Human beings have used selective breeding techniques on plants and animals for thousands of years.  Genetic engineering (GE, also known as GM or genetic modification), however, is a much more recent phenomenon, and has stirred considerable controversy over its use in the food supply.  

Advocates argue that GE can boost food production for the world’s growing population, and improve the qualities of food, like hardiness, flavor, nutrition, appearance.  Opponents charge that, among other things, GE plays with nature, is unsafe, and threatens the diversity of the world’s food supply as well as the livelihood of farmers worldwide who cannot afford to pay for GE crops.  

In light of this controversy, Learning Life offers the following five facts about GE’s origins, forms, and use in the food supply.  


1) 1973

The year the first genetically modified organism (GMO) was created.  That GMO was a microbe.  The next year, scientists produced the first GE animals: mice.  Source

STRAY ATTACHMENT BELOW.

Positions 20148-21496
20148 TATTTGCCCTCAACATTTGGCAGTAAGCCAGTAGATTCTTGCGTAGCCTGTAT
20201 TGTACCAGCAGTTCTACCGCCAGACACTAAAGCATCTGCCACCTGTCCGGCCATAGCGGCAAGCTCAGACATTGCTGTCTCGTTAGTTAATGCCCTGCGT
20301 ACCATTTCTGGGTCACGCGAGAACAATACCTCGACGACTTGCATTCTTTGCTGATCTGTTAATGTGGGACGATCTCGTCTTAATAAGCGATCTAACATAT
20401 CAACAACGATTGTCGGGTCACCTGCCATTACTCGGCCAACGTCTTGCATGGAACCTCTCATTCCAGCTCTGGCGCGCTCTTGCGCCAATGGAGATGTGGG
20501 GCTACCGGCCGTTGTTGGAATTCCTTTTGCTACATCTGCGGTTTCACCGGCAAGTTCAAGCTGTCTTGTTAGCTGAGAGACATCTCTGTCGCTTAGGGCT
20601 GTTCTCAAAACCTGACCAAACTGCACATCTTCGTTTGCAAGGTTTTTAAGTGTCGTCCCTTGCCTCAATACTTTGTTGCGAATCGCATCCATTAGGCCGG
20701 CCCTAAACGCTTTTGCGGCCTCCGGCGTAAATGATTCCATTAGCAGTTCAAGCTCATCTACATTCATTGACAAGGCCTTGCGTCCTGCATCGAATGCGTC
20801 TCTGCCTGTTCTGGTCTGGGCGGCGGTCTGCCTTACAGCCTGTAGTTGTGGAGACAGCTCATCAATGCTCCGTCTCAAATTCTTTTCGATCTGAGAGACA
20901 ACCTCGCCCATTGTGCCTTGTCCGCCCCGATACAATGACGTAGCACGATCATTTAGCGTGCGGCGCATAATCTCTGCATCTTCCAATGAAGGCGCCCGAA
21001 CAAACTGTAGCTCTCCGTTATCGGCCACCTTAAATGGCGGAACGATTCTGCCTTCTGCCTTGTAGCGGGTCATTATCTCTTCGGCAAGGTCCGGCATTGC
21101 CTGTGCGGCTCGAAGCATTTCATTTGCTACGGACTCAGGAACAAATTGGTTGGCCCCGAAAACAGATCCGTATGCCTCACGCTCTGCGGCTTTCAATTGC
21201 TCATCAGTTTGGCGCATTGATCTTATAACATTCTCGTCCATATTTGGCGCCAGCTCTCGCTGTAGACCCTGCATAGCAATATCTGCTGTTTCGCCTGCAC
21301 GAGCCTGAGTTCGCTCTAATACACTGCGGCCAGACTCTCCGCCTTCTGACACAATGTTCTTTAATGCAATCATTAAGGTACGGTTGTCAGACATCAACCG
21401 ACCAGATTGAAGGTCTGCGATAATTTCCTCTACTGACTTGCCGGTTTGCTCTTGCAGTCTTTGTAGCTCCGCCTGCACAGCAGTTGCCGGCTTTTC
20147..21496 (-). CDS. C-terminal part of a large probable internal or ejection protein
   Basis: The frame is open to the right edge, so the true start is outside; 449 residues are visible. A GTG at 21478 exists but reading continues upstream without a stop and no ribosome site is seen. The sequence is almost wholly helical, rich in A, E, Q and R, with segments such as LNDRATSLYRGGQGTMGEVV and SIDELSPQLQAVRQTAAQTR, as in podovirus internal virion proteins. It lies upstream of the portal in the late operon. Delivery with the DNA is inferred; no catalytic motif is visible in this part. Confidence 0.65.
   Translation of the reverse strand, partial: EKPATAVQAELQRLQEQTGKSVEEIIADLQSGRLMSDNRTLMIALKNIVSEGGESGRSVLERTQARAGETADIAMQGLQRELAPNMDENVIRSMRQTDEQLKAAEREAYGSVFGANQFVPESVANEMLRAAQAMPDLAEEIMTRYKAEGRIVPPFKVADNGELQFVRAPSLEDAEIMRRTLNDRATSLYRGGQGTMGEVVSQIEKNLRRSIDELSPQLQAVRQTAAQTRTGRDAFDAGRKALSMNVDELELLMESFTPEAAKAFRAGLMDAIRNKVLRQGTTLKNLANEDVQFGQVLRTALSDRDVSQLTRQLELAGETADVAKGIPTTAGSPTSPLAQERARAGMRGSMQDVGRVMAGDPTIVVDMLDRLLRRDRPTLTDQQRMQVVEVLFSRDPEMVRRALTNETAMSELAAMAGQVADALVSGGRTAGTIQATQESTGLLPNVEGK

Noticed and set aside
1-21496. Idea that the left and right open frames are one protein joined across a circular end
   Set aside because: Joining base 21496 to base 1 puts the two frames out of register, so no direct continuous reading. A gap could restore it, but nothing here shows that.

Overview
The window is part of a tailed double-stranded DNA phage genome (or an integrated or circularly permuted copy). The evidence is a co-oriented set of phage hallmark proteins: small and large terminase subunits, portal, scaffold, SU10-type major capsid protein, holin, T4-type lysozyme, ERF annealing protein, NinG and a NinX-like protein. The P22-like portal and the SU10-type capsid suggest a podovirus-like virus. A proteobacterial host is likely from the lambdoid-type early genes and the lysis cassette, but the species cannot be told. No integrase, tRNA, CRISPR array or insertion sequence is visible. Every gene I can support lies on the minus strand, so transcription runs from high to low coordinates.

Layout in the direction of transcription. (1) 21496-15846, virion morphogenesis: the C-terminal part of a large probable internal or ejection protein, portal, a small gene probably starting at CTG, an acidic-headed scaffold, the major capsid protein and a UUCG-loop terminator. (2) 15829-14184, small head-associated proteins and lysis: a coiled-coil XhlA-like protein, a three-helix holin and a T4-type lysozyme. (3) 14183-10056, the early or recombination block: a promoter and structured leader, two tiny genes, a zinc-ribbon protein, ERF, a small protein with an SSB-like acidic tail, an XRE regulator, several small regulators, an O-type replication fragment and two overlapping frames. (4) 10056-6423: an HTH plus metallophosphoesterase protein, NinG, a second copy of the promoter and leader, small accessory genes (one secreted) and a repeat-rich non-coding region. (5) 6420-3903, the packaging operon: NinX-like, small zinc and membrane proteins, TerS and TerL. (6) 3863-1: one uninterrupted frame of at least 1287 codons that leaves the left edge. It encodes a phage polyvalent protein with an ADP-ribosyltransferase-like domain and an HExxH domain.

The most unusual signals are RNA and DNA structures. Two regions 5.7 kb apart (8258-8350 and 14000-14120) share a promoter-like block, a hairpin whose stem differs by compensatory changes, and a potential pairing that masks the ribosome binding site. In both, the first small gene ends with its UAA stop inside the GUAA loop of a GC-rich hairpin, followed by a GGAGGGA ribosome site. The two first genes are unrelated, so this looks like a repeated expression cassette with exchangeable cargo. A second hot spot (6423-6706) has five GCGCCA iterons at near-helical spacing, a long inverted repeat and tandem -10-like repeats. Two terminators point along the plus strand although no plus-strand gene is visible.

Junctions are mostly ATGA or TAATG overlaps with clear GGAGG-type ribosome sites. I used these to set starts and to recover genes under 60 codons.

2) 1994

The year the first genetically modified organism (GMO) — a microbe used to make many cheeses — was introduced into the food supply.  Source


3) 17 million farmers, 28 countries

The number of farmers and countries producing GE crops as of 2012. The 170 million hectares of land in use to produce these crops is more than 12 percent of the world’s arable land.  Source


4) 88%

The percentage of corn planted in 2012 in the United States that was genetically engineered in some way, according to the U.S. Department of Agriculture. That same year, 94% of cotton and 93% of soybeans were genetically engineered in the USA. Source 


5) Zero

The number of GM animals approved by the U.S. Food & Drug Administration (FDA) as meat for food. Currently, GM animals are used for research and medical purposes as well as to produce milk or other products. FDA guidelines state that “developers of GE animals of any species traditionally consumed as food must notify the agency that they are developing such animals, and cannot introduce them into the food supply without prior investigation from FDA.”  Source